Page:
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Wes Morriston [40]Wesley Morriston [17]
  1. God and the Ontological Foundation of Morality.Wes Morriston - 2012 - Religious Studies 48 (1):15 - 34.
    In recent years, William Lane Craig has vigorously championed a moral argument for God's existence. The backbone of Craig's argument is the claim that only God can provide a ' sound foundation in reality' for morality. The present article has three principal aims. The first is to interpret and clarify the account of the ontological foundation of morality proposed by Craig. The second is to press home an important objection to that account. The third is to expose the weakness of (...)
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  2. Omnipotence and Necessary Moral Perfection: Are They Compatible?Wes Morriston - 2001 - Religious Studies 37 (2):143-160.
    This paper elaborates and defends an argument for saying that if God is necessarily good (morally perfect in all possible worlds), then He does not have the maximum conceivable amount of power and so is not all-powerful. It considers and rejects several of the best-known attempts to show that necessary moral perfection is consistent with the requirements of omnipotence, and concludes by suggesting that a less than all-powerful person might still be the greatest possible being. Great is your power, and (...)
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  3.  7
    Prolegomena to a Philosophy of Religion.Wes Morriston - 2005 - International Journal for Philosophy of Religion 66 (2):113-117.
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  4. Beginningless Past, Endless Future, and the Actual Infinite.Wes Morriston - 2010 - Faith and Philosophy 27 (4):439-450.
    One of the principal lines of argument deployed by the friends of the kalām cosmological argument against the possibility of a beginningless series of events is a quite general argument against the possibility of an actual infinite. The principal thesis of the present paper is that if this argument worked as advertised, parallel considerations would force us to conclude, not merely that a series of discrete, successive events must have a first member, but also that such a series must have (...)
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  5. What If God Commanded Something Terrible? A Worry for Divine-Command Meta-Ethics: Wes Morriston.Wes Morriston - 2009 - Religious Studies 45 (3):249-267.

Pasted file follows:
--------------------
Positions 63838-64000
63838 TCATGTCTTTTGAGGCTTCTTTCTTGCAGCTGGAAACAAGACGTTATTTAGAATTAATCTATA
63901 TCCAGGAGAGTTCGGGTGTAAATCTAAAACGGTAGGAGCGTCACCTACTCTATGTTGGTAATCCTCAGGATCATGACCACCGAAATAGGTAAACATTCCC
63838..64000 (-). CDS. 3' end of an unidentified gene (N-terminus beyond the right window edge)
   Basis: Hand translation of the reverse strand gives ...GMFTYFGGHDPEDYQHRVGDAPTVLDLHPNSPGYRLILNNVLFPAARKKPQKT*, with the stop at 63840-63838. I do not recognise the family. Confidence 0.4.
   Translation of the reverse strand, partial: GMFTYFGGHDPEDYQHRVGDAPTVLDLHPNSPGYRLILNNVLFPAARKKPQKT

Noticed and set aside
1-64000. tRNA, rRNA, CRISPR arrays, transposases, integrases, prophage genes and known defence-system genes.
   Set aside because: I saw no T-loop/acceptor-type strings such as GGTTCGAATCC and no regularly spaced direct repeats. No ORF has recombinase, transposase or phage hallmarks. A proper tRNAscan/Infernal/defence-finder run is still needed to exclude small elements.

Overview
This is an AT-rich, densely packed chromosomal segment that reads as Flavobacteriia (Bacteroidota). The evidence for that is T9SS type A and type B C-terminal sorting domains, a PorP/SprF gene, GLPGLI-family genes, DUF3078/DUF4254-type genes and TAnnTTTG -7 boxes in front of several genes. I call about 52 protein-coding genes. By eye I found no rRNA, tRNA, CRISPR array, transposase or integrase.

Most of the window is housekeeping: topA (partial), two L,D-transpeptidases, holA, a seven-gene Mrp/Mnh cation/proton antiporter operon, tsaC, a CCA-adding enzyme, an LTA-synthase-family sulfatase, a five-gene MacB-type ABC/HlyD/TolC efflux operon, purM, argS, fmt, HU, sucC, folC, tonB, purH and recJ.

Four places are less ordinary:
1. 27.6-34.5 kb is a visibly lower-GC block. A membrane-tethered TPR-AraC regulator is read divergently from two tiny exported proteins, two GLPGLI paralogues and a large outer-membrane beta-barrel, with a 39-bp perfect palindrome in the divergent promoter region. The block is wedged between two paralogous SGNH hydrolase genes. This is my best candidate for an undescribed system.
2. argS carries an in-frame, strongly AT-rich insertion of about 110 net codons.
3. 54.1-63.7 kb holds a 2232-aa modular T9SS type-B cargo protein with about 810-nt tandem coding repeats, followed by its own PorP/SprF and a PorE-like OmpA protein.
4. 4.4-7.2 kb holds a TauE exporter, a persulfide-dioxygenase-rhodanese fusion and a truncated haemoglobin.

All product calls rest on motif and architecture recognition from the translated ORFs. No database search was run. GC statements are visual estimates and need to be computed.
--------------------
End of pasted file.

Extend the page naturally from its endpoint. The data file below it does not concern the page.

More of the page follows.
If God commanded something that was obviously evil, would we have a moral obligation to do it? I critically examine three radically different approaches divine-command theorists may take to the problem posed by this question: (1) reject the possibility of such a command by appealing to God's essential goodness; (2) avoid the implication that we should obey such a command by modifying the divine-command theory; and (3) accept the implication that we should obey such a command by appealing to divine (...)
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  6. A Critique of the Kalam Cosmological Argument.Wes Morriston - unknown
     
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  7.  5
    Endless and Infinite.Alex Malpass & Wes Morriston - 2020 - Philosophical Quarterly 70 (281):830-849.
    It is often said that time must have a beginning because otherwise the series of past events would have the paradoxical features of an actual infinite. In the present paper, we show that, even given a dynamic theory of time, the cardinality of an endless series of events, each of which will occur, is the same as that of a beginningless series of events, each of which has occurred. Both are denumerably infinite. So if an endless series of events is (...)
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  8.  83
    Omnipotence and the Power to Choose: A Reply to Wielenberg.Wes Morriston - 2002 - Faith and Philosophy 19 (3):358-367.
  9.  85
    Beginningless Past and Endless Future: Reply to Craig.Wes Morriston - 2012 - Faith and Philosophy 29 (4):444-450.
    In a recent paper, I claimed that if a familiar line of argument against the possibility of a beginningless series of events worked as advertised, it would work just as well against the possibility of an endless series of pre-determined events. The present paper is my response to objections by William Lane Craig. It argues that neither Craig’s claim that an endless series of events is a merely potential infinite nor his claim that future events don’t exist is successful in (...)